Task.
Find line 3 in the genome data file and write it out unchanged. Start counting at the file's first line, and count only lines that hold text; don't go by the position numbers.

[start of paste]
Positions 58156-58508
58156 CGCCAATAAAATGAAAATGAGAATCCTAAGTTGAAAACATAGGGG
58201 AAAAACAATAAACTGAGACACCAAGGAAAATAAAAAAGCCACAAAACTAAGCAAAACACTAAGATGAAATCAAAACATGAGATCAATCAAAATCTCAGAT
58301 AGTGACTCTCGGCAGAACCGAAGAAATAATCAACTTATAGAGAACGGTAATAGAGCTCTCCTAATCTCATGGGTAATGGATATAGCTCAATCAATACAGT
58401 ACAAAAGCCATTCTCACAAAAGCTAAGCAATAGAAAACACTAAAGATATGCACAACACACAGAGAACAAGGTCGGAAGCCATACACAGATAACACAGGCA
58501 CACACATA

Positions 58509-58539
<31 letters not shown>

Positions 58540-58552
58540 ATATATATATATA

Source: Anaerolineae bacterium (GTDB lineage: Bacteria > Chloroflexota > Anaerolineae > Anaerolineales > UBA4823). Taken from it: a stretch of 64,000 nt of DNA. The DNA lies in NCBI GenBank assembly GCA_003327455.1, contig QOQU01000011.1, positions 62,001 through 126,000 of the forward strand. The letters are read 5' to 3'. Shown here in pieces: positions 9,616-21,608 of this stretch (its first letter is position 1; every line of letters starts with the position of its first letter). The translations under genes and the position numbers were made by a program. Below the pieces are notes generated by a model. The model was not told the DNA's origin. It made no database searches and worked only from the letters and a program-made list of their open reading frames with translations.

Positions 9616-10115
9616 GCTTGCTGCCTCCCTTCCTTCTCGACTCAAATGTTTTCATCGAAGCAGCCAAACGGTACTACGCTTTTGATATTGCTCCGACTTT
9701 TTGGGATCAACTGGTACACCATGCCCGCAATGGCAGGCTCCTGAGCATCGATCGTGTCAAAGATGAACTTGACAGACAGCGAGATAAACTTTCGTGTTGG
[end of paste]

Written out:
58201 AAAAACAATAAACTGAGACACCAAGGAAAATAAAAAAGCCACAAAACTAAGCAAAACACTAAGATGAAATCAAAACATGAGATCAATCAAAATCTCAGAT